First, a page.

Zen brush painters have a practice of painting freehand circles, sometimes as a warm-up for other painting, and sometimes as a painting in itself. We can do the same with whatever drawing or painting tool we are using.
Let us consider the difference between drawing circles with a compass and drawing (or painting) circles freehand.
When drawing a circle with a compass we begin by marking the center.
We place the point of the compass on the center dot, and turn the compass to draw the circle.
The starting point of the process is the visible mark of the center--the dot we marked, or at least the spot where the point of the compass is touching the paper.
The drawing of the circle begins with a visibly indicated center.
When we draw or paint circles freehand there is no visible center--the center, which is the 'principle' or origin of the circle, remains invisible, unseen.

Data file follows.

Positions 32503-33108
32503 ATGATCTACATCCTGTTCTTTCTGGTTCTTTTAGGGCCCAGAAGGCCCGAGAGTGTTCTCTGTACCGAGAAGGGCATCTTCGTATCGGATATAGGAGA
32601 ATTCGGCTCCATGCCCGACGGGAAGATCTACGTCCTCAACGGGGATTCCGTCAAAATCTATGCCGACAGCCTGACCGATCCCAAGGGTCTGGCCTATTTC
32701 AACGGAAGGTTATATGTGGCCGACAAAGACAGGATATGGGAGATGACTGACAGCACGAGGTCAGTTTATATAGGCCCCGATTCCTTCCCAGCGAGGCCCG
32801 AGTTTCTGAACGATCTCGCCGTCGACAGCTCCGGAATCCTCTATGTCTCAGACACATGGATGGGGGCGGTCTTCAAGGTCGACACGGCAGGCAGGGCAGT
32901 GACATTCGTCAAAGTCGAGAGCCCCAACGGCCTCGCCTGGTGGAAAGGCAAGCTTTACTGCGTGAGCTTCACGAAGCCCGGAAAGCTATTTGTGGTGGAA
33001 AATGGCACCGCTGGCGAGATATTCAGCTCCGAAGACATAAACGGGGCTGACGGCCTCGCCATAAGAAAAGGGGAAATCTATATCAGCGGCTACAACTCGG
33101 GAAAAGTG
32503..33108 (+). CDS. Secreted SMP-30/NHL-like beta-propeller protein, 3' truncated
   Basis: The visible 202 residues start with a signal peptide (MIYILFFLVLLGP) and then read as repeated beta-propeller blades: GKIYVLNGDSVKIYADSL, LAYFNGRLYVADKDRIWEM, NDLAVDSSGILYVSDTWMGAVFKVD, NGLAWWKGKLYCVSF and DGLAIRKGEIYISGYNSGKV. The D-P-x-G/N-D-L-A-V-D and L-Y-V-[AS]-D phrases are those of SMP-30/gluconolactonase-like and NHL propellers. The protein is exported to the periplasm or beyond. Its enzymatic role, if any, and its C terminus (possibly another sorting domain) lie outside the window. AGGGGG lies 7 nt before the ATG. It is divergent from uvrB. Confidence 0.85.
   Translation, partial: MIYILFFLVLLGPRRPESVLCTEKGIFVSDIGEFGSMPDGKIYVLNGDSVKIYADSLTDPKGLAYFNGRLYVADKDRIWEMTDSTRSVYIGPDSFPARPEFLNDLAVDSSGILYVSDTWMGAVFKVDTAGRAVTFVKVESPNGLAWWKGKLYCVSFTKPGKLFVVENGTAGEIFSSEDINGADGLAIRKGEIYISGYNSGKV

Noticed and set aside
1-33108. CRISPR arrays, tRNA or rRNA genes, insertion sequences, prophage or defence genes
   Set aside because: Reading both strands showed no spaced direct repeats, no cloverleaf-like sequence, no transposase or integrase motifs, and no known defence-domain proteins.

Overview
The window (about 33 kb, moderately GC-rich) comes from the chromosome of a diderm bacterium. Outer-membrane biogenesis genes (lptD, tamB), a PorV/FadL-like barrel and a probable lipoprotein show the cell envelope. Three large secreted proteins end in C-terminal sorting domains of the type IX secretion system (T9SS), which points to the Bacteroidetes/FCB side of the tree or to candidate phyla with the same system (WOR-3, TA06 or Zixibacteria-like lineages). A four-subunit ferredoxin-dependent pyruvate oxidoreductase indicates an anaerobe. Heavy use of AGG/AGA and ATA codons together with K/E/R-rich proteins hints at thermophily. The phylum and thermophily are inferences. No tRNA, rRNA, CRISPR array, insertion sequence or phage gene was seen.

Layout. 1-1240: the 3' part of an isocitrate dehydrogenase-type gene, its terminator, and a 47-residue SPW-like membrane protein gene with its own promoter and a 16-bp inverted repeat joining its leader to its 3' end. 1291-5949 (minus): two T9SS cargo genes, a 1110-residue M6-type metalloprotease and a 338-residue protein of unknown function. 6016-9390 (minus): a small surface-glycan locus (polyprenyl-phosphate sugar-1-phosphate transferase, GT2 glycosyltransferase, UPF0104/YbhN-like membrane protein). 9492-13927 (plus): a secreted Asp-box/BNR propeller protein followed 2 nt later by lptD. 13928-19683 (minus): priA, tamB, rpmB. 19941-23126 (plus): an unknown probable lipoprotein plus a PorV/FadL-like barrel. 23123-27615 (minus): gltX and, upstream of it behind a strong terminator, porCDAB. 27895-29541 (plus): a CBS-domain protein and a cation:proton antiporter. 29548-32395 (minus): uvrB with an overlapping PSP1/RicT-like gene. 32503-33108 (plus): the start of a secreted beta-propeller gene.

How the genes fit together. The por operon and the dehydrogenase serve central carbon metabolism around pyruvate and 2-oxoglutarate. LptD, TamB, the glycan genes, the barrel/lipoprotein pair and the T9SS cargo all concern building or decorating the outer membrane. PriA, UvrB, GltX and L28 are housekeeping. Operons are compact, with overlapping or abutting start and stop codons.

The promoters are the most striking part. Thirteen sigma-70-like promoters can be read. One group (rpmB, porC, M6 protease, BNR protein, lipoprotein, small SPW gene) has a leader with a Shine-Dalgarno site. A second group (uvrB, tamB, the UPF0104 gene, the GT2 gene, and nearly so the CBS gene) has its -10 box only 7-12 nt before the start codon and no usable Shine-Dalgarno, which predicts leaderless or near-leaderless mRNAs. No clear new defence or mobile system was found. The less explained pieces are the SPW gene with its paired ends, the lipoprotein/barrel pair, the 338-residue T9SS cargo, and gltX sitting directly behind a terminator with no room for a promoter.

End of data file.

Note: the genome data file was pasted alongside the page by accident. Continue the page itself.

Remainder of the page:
The center must be intuited.
So, in the drawing of the circle freehand, one is guided by one's intuition of something not seen and not drawn. The center also remains unseen to the viewer of the drawing--yet the person viewing the drawing can, through looking at the drawing, come to the intuition of the center that the artist had and was guided by when making the drawing.
Drawing the circle freehand, then, is a good image for the saying of Dionysius : "We make assertions and denials of what is next to it, but never of it."
Our words and concepts and images are like the drawn, perceivable, circle. They are not the center--the center remains unperceived and unnamable--yet our perceptions and images can, like the drawn circle, awaken our intuition of the unseen center.
By beginning our art with the practice of drawing freehand circles we remind ourselves to awaken the intuition of the unseen and unseeable, and to let this intuition guide our art-making. And maybe our images can be occasions for awakening this intuition in those who see our work. Then our art will really be not about the drawing or painting at all, but 'about' (that is, 'around') what can never be painted or imaged or said.